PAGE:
New figures show staggering scale of Irish agri-food sector's dependence on UK market
Documents contained in the UK government's sectoral analyses, prepared in advance of the country's departure from the EU and published ahead of Christmas, highlight some important statistics about the close nature of the relationship between the UK and Ireland.
The most staggering is the scale of our agri-food sector's dependence on the UK market.
Just over 43pc of our agri-food products went to the UK in 2015. This has been well flagged, but the figure is considerably out of kilter with other countries.
After Ireland, the state with the greatest dependence on the UK market is the Netherlands, with 10.3pc of its agri-food products exported, followed by Denmark, France and Belgium, all of which are around the 9pc mark.
Northern Ireland is also the most heavily dependent geographic region in the UK on food and drink manufacturing.
The percentage of geographical gross value added (GVA) for food and drink manufacturing is the highest in the North at 5pc, compared with 3pc in Scotland, 2pc in Wales and 1pc in the south east of England.
For agriculture, the share in GVA was 0.6pc for the UK in 2014, increasing to 1pc and 1.4pc for Scotland and Northern Ireland respectively.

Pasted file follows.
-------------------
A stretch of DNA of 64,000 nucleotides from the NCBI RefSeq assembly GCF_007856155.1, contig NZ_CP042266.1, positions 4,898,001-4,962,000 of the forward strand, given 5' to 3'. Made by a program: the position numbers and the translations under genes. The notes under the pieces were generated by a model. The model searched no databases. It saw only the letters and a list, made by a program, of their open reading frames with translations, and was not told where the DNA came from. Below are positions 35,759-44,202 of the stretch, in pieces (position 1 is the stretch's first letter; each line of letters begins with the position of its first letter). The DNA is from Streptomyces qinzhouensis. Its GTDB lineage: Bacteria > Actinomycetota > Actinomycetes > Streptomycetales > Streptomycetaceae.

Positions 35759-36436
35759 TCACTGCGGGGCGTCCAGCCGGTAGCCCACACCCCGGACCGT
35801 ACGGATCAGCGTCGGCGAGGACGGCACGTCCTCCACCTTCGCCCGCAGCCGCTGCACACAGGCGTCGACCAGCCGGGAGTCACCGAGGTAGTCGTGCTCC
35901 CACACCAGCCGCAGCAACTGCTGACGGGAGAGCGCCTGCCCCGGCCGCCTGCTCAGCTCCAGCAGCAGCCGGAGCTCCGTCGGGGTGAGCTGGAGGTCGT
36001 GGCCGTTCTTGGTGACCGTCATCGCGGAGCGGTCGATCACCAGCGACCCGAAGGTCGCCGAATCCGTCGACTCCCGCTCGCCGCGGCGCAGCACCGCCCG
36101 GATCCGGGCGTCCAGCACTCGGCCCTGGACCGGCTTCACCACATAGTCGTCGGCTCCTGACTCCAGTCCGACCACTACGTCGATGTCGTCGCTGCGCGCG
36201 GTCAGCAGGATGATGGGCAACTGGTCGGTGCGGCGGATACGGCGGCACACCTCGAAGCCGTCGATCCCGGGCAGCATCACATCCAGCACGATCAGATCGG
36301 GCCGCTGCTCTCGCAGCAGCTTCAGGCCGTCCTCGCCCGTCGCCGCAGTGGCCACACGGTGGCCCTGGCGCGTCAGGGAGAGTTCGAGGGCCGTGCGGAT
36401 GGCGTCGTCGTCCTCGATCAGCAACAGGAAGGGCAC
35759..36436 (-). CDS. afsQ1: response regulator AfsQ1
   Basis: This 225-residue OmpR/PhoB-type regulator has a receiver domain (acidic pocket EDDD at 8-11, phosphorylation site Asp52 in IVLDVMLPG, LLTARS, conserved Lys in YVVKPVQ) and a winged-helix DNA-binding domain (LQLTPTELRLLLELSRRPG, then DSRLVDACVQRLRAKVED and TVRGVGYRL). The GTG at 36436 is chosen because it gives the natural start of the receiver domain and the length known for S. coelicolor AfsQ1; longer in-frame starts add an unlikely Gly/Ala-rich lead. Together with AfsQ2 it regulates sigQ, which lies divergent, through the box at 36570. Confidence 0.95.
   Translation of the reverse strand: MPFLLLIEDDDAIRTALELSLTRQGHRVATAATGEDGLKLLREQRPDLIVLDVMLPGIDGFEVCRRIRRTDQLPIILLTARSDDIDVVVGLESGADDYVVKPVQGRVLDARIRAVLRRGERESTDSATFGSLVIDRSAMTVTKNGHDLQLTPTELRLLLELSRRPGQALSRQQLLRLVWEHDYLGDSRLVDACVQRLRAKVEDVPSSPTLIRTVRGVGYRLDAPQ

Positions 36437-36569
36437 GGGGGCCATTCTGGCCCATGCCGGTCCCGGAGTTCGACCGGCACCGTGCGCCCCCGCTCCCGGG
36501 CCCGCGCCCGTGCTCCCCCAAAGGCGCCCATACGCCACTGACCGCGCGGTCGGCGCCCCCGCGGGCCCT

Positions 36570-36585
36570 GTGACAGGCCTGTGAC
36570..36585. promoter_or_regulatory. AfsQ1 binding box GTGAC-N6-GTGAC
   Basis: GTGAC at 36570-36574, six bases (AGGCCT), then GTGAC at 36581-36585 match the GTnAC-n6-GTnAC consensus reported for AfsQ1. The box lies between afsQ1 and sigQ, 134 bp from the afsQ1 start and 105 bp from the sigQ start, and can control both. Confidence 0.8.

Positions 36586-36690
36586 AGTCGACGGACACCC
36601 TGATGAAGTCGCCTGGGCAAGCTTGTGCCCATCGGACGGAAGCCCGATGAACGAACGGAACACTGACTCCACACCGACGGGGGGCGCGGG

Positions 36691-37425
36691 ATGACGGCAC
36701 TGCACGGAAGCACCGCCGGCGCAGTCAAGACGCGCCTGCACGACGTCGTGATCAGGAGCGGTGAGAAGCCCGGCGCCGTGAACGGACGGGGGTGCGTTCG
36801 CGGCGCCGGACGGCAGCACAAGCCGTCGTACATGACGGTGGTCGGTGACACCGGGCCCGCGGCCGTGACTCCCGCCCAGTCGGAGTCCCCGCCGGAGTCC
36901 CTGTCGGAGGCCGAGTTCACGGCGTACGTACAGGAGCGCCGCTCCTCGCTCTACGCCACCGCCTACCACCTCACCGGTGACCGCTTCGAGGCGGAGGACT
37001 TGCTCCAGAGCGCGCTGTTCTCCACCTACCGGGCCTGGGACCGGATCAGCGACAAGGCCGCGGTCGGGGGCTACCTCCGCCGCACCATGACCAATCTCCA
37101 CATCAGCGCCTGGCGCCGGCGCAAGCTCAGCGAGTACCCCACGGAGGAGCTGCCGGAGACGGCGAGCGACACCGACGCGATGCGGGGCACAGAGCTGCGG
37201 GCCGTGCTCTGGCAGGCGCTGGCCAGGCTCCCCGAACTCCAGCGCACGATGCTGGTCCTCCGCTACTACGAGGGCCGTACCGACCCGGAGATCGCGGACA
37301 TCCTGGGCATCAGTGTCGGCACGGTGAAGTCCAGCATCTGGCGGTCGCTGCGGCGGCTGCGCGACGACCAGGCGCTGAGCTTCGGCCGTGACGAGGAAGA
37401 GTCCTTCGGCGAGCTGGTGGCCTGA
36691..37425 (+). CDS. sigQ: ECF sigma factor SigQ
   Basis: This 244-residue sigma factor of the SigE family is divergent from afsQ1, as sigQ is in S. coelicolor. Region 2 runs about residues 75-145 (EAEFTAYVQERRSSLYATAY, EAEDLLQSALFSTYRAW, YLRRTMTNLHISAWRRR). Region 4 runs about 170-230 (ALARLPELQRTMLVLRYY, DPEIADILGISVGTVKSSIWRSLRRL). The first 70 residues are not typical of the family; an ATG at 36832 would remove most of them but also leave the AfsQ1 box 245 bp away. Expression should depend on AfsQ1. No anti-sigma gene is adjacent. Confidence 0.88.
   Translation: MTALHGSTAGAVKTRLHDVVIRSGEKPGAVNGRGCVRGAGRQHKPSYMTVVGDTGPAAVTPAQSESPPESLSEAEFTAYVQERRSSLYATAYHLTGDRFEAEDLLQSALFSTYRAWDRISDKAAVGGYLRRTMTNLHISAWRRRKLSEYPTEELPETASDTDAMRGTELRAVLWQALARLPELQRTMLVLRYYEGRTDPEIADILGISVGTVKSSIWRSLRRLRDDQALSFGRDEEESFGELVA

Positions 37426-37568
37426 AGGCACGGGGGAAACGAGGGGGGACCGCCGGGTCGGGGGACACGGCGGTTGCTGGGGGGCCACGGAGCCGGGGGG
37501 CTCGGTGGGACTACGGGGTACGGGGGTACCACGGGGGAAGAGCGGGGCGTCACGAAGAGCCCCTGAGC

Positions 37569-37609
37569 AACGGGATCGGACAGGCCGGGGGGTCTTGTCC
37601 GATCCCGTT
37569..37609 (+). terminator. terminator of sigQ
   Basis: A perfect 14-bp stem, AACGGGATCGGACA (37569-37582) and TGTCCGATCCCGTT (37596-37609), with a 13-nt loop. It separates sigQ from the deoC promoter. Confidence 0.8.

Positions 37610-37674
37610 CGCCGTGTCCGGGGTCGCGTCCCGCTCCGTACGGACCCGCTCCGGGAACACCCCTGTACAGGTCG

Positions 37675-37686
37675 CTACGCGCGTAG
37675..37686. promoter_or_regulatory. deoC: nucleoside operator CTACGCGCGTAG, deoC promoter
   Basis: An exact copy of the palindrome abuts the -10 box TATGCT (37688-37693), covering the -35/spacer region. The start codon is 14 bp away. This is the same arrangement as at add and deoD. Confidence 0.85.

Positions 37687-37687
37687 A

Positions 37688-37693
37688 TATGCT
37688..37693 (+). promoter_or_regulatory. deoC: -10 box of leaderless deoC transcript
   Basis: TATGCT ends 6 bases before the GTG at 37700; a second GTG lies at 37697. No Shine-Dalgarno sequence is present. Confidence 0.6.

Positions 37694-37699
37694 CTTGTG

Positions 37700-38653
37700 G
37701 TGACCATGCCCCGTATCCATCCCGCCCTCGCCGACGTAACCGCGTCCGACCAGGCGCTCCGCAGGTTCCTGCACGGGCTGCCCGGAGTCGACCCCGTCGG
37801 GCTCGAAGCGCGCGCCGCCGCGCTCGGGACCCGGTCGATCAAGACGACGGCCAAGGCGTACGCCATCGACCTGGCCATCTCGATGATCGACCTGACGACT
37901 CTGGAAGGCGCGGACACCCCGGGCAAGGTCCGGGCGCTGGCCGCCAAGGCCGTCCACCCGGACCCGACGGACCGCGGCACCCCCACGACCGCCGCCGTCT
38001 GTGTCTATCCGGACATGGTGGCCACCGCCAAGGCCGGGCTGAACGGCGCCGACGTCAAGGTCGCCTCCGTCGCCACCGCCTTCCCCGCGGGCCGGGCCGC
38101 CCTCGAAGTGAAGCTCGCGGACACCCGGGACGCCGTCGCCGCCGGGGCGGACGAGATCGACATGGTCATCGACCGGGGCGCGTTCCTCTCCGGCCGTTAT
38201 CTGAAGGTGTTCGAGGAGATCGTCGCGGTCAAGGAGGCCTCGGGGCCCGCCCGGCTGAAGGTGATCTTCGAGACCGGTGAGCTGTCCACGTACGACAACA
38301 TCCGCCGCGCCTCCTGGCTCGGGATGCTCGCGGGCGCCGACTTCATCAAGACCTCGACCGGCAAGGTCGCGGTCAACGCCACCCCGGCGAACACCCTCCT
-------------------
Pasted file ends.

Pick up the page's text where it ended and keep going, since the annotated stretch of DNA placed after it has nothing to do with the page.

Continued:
Jobs-wise, the North is more dependent on agriculture than any other part of the UK.
Agriculture represents 5.7pc of overall employment in Northern Ireland, compared with just 1.1pc in England.
The publication of the data comes as UK Environment Secretary Michael Gove told a recent farming conference in the UK that he was aware that the UK has a deficit in agricultural and horticultural produce with the EU27.
However, he also said that Irish beef farmers, among others, have an ‘acute’ interest in securing continued tariff-free access between the UK and the EU.
He said he was confident of building a new economic partnership with the EU that guarantees tariff-free access for agri-food goods across each other’s borders.
The UK government has been pilloried, though, for the perceived lack of detail in these documents, which broadly paint a statistical picture of the composition of the various sectors.
Instead, it is left largely up to the reader's imagination to guess the potential impact, or otherwise, of Brexit on each area.
That was expected after Brexit Secretary David Davis' incredible admission before the House of Commons Brexit committee last month that the government hadn't carried out any formal impact assessments on each sector of the economy.
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